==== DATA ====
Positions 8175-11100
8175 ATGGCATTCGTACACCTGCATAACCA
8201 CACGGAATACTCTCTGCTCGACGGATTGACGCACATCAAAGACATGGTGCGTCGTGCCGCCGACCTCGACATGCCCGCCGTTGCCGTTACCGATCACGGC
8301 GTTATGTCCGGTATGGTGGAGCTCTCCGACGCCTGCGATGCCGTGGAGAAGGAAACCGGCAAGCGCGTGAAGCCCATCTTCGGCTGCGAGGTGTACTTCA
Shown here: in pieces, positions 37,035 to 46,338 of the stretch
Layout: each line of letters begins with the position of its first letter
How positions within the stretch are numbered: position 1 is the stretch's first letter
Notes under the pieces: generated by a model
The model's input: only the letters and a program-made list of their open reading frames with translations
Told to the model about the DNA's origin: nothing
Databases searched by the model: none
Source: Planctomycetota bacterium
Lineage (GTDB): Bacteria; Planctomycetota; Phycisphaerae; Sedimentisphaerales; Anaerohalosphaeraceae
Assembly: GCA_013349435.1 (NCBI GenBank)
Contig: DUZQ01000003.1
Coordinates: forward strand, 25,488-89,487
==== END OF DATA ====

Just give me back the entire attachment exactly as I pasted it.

Positions 8175-11100
8175 ATGGCATTCGTACACCTGCATAACCA
8201 CACGGAATACTCTCTGCTCGACGGATTGACGCACATCAAAGACATGGTGCGTCGTGCCGCCGACCTCGACATGCCCGCCGTTGCCGTTACCGATCACGGC
8301 GTTATGTCCGGTATGGTGGAGCTCTCCGACGCCTGCGATGCCGTGGAGAAGGAAACCGGCAAGCGCGTGAAGCCCATCTTCGGCTGCGAGGTGTACTTCA
Shown here: in pieces, positions 37,035 to 46,338 of the stretch
Layout: each line of letters begins with the position of its first letter
How positions within the stretch are numbered: position 1 is the stretch's first letter
Notes under the pieces: generated by a model
The model's input: only the letters and a program-made list of their open reading frames with translations
Told to the model about the DNA's origin: nothing
Databases searched by the model: none
Source: Planctomycetota bacterium
Lineage (GTDB): Bacteria; Planctomycetota; Phycisphaerae; Sedimentisphaerales; Anaerohalosphaeraceae
Assembly: GCA_013349435.1 (NCBI GenBank)
Contig: DUZQ01000003.1
Coordinates: forward strand, 25,488-89,487